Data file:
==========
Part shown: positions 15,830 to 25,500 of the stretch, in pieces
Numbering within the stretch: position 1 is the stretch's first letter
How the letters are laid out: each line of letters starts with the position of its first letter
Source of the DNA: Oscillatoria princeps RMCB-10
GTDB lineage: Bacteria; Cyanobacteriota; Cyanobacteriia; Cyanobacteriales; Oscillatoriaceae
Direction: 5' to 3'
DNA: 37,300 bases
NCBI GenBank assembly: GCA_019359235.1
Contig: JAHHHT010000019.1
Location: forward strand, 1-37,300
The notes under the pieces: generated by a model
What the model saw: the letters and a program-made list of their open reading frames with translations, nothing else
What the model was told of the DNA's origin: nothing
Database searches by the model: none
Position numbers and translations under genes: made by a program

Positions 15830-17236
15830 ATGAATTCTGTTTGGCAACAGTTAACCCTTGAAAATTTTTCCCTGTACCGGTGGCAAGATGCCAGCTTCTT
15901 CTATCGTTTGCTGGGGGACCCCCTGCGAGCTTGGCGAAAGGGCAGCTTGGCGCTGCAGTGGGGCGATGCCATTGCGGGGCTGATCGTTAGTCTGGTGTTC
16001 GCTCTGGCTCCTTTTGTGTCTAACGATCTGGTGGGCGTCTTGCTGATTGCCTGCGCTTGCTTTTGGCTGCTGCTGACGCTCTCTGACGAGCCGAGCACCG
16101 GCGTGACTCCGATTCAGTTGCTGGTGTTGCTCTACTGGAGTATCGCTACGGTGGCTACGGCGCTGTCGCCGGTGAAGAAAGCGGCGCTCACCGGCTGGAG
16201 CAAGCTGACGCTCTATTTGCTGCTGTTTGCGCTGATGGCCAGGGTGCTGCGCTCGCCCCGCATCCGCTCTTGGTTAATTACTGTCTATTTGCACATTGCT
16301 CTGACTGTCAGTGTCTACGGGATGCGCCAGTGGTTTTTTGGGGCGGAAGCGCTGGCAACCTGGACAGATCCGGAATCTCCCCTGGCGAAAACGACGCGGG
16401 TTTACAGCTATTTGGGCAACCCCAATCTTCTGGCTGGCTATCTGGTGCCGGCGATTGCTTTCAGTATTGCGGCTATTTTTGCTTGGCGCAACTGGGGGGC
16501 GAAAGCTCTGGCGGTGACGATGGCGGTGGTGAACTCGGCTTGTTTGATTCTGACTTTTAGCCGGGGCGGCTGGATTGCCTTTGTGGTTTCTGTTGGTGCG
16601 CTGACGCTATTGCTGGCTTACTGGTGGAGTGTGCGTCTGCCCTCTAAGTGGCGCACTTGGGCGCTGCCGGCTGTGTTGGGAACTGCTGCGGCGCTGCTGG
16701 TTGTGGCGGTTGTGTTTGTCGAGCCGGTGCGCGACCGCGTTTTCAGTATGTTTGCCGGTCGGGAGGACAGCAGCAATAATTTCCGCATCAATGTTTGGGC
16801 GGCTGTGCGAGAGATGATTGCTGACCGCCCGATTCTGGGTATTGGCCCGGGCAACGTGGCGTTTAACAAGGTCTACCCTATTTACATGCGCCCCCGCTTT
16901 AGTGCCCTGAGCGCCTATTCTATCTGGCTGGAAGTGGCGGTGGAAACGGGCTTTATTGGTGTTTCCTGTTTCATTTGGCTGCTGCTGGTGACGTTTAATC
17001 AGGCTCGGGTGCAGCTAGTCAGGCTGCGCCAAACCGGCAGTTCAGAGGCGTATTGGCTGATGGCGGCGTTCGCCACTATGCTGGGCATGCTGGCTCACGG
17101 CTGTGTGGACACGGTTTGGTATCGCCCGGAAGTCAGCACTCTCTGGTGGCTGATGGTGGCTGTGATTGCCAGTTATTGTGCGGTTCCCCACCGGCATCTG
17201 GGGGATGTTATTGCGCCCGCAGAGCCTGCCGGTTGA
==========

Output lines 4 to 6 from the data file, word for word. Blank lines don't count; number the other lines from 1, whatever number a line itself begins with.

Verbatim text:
Source of the DNA: Oscillatoria princeps RMCB-10
GTDB lineage: Bacteria; Cyanobacteriota; Cyanobacteriia; Cyanobacteriales; Oscillatoriaceae
Direction: 5' to 3'